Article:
There are three basic arguments against the Affordable Care Act (ACA).
First, the insurance premium benefits are not and will not be as attractive as they were originally advertised. In order for ACA insurance programs to reduce premiums, it requires the participation of all healthy young Americans. The community ratings provision of Obamacare means that young people will be forced to pay significantly higher premiums under the ACA than they would under an actuarial-based insurance system. This is especially true considering most healthy young adults need only carry catastrophic insurance, whereas the ACA demands that they have more comprehensive (and more expensive) coverage. Early empirical evidence supports the logic that the premiums for young people are significantly higher under Obamacare.
However, the Achilles’ heel of the act requires insurance companies to insure all applicants of the same age cohort have the same premium regardless of pre-existing medical conditions. Consequently, an economically rational young person will not pay the high premiums unless and until they become sick. At that point, it is rational for them to purchase the policy. This means that only older and sicker Americans will buy ACA policies. If only older and sick people are participating, the cost of the premiums will sky rocket. The premiums for healthy older people will then increase, thereby creating an incentive for them also not to buy the policy until they become sick. Thus, there is a built-in death spiral that will lead to fewer healthy participants, higher premiums and the eventual bankruptcy of the insurance companies, who must insure all applicants.
The second major problem is that Obamacare imposes price controls on the medical system in order to reduce costs. The act seeks to control the compensation of medical personnel, medical procedures and hospital costs. The history of price controls is full of failure. In the United States, Americans over the past generation have seen the failure of price controls imposed on housing, food and energy. Communist and socialist societies using price controls collapsed under the weight of the regulatory controls being overwhelmed by the black market and corruption. There is no reason to believe price controls will be more successful in the American medical industry.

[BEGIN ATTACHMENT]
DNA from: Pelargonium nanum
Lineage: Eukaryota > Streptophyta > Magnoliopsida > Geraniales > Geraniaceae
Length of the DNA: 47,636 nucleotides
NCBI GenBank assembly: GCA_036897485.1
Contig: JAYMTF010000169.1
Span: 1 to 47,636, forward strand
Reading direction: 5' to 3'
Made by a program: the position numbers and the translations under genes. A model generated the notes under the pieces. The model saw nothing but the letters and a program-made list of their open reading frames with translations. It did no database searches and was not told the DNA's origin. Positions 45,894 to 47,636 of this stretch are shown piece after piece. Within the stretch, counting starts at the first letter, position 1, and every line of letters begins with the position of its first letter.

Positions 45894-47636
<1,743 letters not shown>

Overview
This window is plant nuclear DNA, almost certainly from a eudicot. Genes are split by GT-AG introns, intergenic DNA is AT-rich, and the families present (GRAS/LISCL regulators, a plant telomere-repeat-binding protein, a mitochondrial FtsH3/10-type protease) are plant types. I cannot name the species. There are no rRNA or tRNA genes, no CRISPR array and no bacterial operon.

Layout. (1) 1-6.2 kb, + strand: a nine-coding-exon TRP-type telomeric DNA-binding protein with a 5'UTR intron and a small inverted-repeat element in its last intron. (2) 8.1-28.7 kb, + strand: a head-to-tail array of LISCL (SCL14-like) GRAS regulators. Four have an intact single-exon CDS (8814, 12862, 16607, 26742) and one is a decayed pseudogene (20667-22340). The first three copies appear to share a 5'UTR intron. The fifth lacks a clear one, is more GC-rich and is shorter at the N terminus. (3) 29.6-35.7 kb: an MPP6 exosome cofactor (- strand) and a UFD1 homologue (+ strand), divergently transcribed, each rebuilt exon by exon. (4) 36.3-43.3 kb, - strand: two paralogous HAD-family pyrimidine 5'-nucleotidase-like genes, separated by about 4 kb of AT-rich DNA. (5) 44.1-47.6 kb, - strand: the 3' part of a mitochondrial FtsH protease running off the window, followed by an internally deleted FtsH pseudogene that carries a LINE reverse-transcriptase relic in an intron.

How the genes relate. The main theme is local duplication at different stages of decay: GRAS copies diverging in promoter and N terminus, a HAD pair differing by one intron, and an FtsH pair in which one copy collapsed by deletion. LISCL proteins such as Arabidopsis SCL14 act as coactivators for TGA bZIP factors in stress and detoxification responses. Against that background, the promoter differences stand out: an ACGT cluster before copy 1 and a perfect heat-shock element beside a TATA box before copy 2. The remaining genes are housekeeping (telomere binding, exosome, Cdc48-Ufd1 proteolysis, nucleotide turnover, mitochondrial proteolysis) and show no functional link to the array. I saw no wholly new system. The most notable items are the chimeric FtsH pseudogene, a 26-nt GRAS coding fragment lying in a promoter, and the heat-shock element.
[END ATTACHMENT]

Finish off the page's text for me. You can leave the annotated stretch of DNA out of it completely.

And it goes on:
The third major problem is the negative impact on jobs and the economy. Small businesses with fewer than 50 employees have a disincentive to expand beyond 49 employees, because they will incur health insurance costs on 50 people once they hire their 50th employee. This will act not only as a ceiling on employment for small businesses, but also put a brake on successful business expansion and resulting economic growth. It will make no financial sense for companies to hire more than 49 full-time employees unless they can hire another 50 plus at once.
In addition, employers have an incentive to hire part-time workers rather than full-time workers. Employers are not required to provide health insurance for part-time workers. Because the employer’s share of insurance premiums on a low-wage full-time worker is 15 percent to 20 percent of the total compensation, the employer can save a lot of money hiring part-time workers. Part-time workers seeking full-time jobs must work at two part-time jobs to make up the hours needed for full-time employment. They still will not have employer-provided insurance.
Businesses currently employing more than 50 uninsured employees will see their per employee costs increase $5,000 to $10,000. A business with 51 employees could have an insurance bill of $500,000! For all but the largest corporation, it will be cheaper and make more financial sense to pay the fine and not insure any of its employees.
Whether they offer insurance or pay the fine, the higher balance will be financed out of profits, necessitating higher prices to customers or a reduction in employment. If it comes out of profits, there is less money for the business owner to invest in business expansion, assuming he has the profitability to pay the additional costs. Higher prices to consumers result in less money spent on other goods. Reduction in employment means higher unemployment. None of this is good for an anemic economy that can barely grow 2 percent annually after the 2008 recession.
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